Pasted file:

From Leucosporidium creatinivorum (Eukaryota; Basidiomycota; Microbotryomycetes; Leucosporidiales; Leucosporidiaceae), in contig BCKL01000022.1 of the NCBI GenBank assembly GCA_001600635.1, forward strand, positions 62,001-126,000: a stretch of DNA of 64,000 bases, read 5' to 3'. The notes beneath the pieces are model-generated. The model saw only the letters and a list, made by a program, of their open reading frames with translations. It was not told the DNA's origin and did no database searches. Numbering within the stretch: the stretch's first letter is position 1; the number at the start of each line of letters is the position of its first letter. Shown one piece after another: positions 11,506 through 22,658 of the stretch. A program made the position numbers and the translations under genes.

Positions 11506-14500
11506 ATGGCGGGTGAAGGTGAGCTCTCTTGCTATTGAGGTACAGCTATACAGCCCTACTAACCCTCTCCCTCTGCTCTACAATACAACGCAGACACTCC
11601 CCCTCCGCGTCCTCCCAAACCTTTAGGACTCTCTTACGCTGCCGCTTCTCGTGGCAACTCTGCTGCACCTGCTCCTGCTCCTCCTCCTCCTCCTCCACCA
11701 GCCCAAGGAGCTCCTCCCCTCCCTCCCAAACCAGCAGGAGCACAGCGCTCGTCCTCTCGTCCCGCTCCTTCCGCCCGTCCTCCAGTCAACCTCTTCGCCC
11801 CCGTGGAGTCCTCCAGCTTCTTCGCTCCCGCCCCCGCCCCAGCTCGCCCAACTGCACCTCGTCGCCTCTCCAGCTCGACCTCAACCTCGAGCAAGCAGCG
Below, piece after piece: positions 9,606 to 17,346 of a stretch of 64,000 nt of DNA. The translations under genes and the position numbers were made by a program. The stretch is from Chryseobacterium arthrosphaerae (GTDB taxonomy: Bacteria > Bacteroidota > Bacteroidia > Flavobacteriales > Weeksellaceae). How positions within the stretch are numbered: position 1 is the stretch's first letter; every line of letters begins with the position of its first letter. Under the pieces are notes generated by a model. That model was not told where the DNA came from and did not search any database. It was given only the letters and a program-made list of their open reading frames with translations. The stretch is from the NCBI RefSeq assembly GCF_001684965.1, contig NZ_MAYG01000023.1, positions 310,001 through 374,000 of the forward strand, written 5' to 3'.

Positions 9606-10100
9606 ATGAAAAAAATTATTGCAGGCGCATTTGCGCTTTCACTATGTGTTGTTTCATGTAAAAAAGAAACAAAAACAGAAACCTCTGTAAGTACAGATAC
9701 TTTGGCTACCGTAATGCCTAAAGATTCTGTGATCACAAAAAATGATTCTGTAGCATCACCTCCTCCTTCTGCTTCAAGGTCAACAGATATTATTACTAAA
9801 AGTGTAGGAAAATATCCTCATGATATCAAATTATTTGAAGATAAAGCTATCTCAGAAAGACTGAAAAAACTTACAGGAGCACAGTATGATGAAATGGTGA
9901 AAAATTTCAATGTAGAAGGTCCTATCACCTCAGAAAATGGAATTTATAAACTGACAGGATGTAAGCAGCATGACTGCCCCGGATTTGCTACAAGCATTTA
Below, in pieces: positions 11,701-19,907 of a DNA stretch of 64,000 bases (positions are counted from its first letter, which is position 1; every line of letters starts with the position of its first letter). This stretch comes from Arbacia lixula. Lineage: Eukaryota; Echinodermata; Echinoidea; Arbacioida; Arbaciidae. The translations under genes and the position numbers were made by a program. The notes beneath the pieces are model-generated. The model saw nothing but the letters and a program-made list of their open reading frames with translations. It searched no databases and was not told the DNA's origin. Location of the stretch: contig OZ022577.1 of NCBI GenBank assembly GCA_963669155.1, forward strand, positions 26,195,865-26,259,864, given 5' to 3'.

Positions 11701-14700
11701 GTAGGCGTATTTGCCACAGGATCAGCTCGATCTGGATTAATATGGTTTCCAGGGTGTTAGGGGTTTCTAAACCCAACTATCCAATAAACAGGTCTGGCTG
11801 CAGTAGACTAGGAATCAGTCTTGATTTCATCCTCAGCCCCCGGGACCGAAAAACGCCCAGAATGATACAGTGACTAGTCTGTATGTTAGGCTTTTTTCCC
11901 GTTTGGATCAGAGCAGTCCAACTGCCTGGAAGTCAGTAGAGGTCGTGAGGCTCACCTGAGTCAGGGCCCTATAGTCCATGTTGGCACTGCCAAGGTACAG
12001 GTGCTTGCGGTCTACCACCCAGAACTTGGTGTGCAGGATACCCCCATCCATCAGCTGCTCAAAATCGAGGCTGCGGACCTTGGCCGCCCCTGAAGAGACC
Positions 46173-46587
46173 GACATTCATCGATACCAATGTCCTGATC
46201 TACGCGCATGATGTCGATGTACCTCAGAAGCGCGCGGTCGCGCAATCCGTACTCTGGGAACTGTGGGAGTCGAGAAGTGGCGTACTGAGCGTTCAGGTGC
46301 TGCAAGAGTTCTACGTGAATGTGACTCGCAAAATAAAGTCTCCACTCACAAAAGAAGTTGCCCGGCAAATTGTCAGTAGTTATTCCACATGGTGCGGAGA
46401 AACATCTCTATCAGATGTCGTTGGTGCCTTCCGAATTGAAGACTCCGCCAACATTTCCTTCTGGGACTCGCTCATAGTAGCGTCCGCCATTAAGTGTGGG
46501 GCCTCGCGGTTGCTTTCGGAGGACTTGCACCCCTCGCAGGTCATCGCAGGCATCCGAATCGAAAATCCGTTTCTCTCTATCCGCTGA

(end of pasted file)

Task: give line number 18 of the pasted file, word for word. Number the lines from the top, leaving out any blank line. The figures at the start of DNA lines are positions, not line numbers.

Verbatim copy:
12001 GTGCTTGCGGTCTACCACCCAGAACTTGGTGTGCAGGATACCCCCATCCATCAGCTGCTCAAAATCGAGGCTGCGGACCTTGGCCGCCCCTGAAGAGACC